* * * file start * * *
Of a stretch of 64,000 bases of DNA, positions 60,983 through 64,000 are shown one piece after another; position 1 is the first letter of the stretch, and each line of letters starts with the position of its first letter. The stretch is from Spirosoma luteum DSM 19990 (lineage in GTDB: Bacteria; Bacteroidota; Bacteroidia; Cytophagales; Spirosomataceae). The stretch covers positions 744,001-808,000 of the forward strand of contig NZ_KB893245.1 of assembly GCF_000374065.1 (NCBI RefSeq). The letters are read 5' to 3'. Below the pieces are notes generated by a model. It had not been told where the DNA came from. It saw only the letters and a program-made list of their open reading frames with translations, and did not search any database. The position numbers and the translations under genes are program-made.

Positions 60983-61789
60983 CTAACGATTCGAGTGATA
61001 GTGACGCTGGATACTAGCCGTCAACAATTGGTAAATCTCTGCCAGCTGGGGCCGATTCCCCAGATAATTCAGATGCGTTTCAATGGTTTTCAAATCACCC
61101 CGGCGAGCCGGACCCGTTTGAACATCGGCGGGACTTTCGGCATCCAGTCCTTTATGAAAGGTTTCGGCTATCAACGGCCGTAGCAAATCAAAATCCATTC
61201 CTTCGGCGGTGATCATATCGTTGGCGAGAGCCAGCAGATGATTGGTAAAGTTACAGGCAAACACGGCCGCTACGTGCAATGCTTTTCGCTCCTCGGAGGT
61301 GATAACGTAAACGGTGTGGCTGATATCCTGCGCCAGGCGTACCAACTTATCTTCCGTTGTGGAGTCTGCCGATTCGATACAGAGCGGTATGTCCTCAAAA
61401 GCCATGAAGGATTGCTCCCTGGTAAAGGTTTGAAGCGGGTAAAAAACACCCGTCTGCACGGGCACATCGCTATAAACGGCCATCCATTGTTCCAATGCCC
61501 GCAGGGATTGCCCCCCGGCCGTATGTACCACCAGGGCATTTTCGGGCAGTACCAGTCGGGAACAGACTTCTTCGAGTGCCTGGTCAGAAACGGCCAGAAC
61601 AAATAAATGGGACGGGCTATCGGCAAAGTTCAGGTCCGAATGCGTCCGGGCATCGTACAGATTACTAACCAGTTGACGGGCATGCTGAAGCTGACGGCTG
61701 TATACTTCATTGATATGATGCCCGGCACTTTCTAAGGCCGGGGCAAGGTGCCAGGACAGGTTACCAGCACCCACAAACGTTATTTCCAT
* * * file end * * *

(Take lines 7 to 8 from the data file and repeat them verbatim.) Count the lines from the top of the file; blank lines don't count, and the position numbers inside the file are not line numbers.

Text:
61301 GATAACGTAAACGGTGTGGCTGATATCCTGCGCCAGGCGTACCAACTTATCTTCCGTTGTGGAGTCTGCCGATTCGATACAGAGCGGTATGTCCTCAAAA
61401 GCCATGAAGGATTGCTCCCTGGTAAAGGTTTGAAGCGGGTAAAAAACACCCGTCTGCACGGGCACATCGCTATAAACGGCCATCCATTGTTCCAATGCCC